Another correlation has been discovered amid the data people are mining these days, trying to guide public policy through data analysis. This one is a study out of the Eastern Virginia Medical School, and it shows data that suggest more kids would drop out of high school if the legal drinking age were lowered to 18.
Researchers looked at data from the 1970s and 1980s, when some states lowered the age at which young people could buy alcohol to 18. Federal law set the legal drinking age back to 21 in the mid-80s, but because of the threat posed by clandestine binge drinking on college campuses, some lawmakers have suggested lowering it again.
High school students in states where the legal drinking age was lower experienced a 4- to 13-percent higher dropout rate than states with a legal drinking age of 21, researchers found.
“The minimum legal drinking age [MLDA] changes how easy it is for a young person to get alcohol,” Andrew Plunk, PhD, an assistant professor of pediatrics at Eastern Virginia Medical School, said in a news release.
“The MLDA of 18 likely had a large impact on high school dropout rates,” researchers write, “suggesting that the presence of legal-aged peers in a high school setting increased access to alcohol for younger students. Our results also suggest that policy can promote less dangerous drinking behavior even when familial risk of alcohol use disorders is high.”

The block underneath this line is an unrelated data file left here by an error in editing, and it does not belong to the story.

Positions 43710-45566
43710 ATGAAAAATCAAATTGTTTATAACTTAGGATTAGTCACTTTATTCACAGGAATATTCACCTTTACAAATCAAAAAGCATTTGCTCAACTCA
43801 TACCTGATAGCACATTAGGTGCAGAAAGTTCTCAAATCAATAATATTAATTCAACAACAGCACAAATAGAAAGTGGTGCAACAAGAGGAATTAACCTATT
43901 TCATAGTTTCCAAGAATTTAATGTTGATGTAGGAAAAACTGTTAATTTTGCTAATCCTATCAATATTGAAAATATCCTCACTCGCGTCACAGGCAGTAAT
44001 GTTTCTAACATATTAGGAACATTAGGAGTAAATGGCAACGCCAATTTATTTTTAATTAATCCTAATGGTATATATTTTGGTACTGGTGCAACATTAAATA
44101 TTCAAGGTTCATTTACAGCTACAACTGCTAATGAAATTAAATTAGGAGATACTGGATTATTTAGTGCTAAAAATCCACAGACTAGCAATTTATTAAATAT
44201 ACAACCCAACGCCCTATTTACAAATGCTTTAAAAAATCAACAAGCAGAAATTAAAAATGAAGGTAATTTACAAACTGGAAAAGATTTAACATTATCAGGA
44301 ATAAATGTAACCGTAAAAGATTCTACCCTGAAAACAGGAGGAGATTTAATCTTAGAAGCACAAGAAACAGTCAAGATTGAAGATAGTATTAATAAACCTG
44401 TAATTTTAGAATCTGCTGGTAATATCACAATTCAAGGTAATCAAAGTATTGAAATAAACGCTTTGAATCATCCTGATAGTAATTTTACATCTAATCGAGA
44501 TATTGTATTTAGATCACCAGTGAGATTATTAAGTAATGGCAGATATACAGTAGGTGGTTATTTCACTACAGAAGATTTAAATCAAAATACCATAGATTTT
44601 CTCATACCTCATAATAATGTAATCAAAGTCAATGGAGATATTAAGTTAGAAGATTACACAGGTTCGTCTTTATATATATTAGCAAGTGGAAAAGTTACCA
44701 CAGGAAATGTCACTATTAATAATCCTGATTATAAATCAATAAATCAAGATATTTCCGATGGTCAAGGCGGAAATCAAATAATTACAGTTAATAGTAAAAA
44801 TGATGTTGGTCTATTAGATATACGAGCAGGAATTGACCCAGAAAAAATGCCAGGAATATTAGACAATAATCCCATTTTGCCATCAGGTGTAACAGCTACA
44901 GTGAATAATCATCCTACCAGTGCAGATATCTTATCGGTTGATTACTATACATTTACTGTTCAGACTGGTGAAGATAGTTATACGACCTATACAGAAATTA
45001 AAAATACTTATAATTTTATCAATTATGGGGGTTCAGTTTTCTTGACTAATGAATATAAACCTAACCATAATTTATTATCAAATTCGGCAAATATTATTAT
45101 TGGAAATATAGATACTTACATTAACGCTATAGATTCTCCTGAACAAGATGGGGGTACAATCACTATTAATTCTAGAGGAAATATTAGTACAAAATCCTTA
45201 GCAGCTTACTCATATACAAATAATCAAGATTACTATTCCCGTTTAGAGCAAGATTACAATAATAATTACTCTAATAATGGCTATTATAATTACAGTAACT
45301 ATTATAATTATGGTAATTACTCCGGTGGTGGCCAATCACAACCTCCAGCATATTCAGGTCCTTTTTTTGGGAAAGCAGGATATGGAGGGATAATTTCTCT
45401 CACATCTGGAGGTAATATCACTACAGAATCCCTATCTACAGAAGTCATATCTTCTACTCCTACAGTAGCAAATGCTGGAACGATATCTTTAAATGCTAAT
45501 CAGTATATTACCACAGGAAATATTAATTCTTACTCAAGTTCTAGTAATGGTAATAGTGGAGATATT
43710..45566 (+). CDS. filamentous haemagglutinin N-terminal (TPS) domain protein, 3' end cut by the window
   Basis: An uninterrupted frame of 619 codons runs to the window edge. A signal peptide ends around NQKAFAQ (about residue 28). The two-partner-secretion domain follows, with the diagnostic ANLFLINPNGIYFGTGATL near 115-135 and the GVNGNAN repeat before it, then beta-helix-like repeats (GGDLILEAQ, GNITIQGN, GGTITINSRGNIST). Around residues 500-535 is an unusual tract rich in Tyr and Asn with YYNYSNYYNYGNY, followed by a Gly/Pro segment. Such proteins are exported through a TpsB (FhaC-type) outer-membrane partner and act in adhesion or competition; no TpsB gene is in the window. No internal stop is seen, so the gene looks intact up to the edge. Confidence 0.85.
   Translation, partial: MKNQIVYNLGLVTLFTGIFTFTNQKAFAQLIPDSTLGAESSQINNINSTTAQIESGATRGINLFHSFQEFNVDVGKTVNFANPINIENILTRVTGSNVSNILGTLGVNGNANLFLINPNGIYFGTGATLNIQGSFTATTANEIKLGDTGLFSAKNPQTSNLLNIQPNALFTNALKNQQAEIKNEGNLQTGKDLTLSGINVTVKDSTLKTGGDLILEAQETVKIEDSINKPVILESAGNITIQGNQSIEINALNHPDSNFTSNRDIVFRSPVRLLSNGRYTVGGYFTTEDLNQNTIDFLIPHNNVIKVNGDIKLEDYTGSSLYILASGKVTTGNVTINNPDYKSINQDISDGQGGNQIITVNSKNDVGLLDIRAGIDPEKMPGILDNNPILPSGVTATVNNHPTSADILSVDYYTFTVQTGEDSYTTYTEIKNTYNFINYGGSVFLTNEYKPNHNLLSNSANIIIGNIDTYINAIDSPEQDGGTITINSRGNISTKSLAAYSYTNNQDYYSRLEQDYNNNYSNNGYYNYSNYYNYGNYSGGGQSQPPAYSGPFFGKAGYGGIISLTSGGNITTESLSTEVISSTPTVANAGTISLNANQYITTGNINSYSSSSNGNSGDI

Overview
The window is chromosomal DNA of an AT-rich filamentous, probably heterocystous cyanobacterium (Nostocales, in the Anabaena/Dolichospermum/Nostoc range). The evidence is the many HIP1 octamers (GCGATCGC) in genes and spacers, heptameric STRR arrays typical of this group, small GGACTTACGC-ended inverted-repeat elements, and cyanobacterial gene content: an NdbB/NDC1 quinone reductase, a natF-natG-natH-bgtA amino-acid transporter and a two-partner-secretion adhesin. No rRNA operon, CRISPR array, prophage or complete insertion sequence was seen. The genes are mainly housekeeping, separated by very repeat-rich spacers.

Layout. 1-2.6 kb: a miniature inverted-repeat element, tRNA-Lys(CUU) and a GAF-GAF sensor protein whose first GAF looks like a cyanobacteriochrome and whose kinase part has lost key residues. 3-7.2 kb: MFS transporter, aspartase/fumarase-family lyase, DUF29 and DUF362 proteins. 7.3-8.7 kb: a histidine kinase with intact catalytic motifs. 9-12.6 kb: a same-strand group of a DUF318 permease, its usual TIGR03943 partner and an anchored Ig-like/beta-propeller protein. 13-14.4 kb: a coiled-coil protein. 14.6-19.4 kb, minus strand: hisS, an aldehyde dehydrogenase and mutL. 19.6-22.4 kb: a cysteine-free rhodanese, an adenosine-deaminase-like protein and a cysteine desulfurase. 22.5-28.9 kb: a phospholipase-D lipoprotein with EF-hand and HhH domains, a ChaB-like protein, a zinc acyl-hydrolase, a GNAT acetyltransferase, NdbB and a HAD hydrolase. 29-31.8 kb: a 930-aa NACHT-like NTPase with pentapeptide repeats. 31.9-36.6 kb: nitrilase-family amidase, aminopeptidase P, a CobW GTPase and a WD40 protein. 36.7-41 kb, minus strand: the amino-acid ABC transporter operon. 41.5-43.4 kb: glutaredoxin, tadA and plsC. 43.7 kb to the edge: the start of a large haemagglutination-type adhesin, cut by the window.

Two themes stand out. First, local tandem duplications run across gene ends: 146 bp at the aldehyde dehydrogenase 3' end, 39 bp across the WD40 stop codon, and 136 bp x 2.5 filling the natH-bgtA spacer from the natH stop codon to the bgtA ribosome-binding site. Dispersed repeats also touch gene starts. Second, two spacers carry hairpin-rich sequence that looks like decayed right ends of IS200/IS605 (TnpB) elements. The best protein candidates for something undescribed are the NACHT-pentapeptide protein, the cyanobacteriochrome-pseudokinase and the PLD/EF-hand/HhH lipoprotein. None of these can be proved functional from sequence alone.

Dr Plunk said the debate about carving out solutions to college binge drinking misses any consideration of what might happen to high schools if the drinking age were to be lowered. “I think this study gives us some idea of what could happen if we lower the legal drinking age,” he said. “It suggests to me that we’d see this same dropout phenomenon again.”
Just finished writing a 4 page single space paper over why underage drinking is bad. Don't get caught drinking on campus folks. 💀
— Bria Gambrell (@bria_gambrell) September 28, 2015
In February 2014, the US Substance Abuse and Mental Health Services Administration found that young people “in the 12th grade age range (ages 16 to 18) who have dropped out of school prior to graduating are more likely than their counterparts to be current users of cigarettes, alcohol, marijuana and other illicit drugs.”
Again, I emphasize that just because alcohol use occurs in many of the same individuals as dropping out of high school, it doesn’t mean one “causes” the other. These studies report no line of causation between the individuals who abuse alcohol and those who drop out of high school.
However, dropouts are more likely than their peers who finish high school to be current drinkers, and having friends who can legally buy alcohol for them could be one of the causes for that underage alcohol abuse we might want to think about attacking, not boosting.